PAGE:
Chinese grocery delivery company clings to profits after slashing IPO


Food supplier Dingdong workers are packing vegetables for orders that customers can receive in about 30 minutes, the company says.

Ding Dong

BEIJING – Chinese food delivery company Dingdong closed 2 cents higher on its US IPO on Tuesday after slashing supply size by 70%.

The lackluster performance comes from a surge in Chinese US stock market listings and concerns over growth in the food delivery industry, in which tech giants Alibaba, Meituan and have all invested heavily.

When it went public, Dingdong still had a market value of $ 5.5 billion. That’s more than double the value of Tencent-backed rival Missfresh, who fell more than 25% on Friday’s Nasdaq debut.

Earlier this week Dingdong announced that it would price its IPO on the New York Stock Exchange at $ 23.50 per share, at the lower end of the proposed range and less than 30% of the original number of shares. Dingdong raised $ 95.69 million as a result, versus an offer that could have been as high as $ 357 million.

In our view, the IPO itself is a milestone and how much money we’ve raised isn’t that important. We have sufficient cash flow and that is our situation.

Liang Changlin

Founder and CEO, Dingdong

CNBC’s founder and CEO Liang Changlin told Eunice Yoon on Tuesday that he plans to use the proceeds from the IPO to expand the company in China and invest in technology and talent.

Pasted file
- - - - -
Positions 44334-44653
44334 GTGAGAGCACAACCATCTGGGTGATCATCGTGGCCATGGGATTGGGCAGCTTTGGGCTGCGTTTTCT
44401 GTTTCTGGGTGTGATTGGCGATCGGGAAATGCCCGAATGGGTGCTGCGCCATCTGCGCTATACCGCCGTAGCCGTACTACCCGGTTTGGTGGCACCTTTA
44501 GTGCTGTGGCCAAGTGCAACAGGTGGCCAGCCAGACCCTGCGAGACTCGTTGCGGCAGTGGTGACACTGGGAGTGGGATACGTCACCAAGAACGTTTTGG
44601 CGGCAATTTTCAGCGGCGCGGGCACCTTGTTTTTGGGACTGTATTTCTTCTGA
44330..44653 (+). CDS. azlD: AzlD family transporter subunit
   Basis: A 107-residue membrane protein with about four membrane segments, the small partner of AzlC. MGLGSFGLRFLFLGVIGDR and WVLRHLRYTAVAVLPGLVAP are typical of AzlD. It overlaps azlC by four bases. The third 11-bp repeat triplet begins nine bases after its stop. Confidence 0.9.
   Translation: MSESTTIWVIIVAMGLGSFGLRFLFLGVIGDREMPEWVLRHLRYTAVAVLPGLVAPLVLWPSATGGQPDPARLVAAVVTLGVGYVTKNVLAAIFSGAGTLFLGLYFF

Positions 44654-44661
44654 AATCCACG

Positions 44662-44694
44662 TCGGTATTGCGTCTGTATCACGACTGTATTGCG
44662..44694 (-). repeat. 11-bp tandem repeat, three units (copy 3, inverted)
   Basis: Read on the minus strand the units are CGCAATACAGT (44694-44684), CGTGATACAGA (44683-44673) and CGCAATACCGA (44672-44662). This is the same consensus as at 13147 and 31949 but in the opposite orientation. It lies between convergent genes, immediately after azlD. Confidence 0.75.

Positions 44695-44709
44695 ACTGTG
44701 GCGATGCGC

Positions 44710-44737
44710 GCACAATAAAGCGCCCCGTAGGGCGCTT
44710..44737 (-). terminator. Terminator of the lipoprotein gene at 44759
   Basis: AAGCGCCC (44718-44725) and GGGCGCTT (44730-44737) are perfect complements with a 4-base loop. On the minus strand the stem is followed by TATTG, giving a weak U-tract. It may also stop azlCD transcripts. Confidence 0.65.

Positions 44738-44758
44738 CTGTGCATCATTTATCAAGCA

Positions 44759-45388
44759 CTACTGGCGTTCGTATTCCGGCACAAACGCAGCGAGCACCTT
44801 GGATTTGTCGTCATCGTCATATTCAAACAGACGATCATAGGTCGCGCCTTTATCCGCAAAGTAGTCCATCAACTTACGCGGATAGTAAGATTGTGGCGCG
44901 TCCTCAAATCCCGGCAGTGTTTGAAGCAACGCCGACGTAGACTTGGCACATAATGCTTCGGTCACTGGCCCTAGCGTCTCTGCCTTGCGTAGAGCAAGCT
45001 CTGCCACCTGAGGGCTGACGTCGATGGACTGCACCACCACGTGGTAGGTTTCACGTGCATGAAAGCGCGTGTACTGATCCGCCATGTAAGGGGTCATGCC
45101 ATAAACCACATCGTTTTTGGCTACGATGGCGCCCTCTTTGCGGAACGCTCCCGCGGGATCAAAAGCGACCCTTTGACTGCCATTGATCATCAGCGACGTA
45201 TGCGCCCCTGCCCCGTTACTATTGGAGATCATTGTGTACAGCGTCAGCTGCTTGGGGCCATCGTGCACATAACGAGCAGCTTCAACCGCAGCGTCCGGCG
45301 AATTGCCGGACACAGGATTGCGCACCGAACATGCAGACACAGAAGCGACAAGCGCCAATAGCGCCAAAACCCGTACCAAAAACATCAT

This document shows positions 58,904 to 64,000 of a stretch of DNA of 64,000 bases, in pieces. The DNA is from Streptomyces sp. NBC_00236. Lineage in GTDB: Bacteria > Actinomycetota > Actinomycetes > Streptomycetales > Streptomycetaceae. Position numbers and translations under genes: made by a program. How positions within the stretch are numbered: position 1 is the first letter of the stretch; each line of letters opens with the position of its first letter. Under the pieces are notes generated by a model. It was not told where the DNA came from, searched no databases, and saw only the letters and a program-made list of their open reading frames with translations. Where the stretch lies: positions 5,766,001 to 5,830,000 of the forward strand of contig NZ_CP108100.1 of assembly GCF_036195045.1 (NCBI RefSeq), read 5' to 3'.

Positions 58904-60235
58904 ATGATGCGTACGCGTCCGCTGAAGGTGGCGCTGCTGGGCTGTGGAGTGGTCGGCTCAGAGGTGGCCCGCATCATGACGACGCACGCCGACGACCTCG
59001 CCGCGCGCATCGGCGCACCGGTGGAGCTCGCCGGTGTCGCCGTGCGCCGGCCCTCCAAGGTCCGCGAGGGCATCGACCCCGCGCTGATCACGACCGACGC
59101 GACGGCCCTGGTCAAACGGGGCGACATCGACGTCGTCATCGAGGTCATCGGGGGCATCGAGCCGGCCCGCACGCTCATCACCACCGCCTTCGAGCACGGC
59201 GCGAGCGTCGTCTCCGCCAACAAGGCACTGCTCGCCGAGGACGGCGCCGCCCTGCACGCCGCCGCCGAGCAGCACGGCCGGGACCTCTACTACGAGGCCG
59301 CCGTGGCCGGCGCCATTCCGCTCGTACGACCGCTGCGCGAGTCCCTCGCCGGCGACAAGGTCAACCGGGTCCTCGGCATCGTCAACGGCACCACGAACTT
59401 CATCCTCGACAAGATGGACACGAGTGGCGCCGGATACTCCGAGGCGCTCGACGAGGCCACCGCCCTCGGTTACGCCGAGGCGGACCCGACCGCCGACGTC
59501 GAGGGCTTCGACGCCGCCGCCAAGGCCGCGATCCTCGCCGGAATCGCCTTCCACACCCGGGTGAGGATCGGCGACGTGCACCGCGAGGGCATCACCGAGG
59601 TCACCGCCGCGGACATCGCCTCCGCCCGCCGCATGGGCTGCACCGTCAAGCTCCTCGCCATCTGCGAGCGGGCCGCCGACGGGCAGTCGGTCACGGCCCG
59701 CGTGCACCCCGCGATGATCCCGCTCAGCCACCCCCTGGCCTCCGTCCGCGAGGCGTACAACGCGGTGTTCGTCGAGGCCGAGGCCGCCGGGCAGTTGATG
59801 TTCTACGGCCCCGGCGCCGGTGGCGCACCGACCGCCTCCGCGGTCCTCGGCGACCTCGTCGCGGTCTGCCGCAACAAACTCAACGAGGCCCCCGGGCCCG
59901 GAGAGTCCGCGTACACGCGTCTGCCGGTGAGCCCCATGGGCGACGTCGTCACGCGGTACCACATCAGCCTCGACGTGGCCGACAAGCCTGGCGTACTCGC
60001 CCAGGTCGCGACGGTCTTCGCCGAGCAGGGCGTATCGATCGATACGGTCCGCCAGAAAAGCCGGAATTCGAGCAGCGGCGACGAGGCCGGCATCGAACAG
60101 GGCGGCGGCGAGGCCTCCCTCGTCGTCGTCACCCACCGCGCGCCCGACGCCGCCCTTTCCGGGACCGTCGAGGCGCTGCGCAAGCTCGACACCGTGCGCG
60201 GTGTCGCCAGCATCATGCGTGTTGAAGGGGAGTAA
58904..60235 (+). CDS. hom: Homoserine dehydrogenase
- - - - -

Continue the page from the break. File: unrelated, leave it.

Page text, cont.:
“We just closed a Series D funding round and everyone knows we’ve raised $ 1.03 billion,” he said, according to a CNBC translation in Mandarin. “So the IPO itself is a milestone from our point of view and it is not so important how much money we have raised. We have sufficient cash flow and that is our situation.”

Liang has a 30% stake in the company.

Dingdong stated in its prospectus that it had 1.45 billion yuan ($ 226.56 million) in cash, cash equivalents and locked up cash. Together with the expected cash flows from financing activities, the company expected to meet its financing needs for at least 12 months.

The company said it operates in 29 cities in China, with a monthly average of 6.9 million users in the first quarter and gross product value (GMV) of 4.3 billion yuan. That is 2.92 billion yuan in the same period last year.

GMV measures the total value of goods sold over a period of time.

However, Dingdong also posted a net loss of 1.38 billion yuan in the first quarter, down from 244.5 million yuan in the same period last year.

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SoftBank invested $ 330 million in Dingdong in May, following $ 700 million a month earlier from Coatue, Sequoia Capital and others, according to advisor Cygnus Equity.

As Chinese consumer demand for supplies grows, Dingdong claims it can ship fresh produce in around 30 minutes. The company’s strategy is to work in warehouses rather than retail stores that require consumer-friendly interior design. The location can also cause additional costs.

Liang said Dingdong has grown an average of 300% a year for the past three years and is confident that the demand for food deliveries will “boom” in China.

“If something becomes popular during a pandemic but fades away when the pandemic is over, it’s not good business,” he said. For Dingdong, “our price per order may have gone down a bit, but the strength of the orders is there. So we think the pandemic has only accelerated our development.”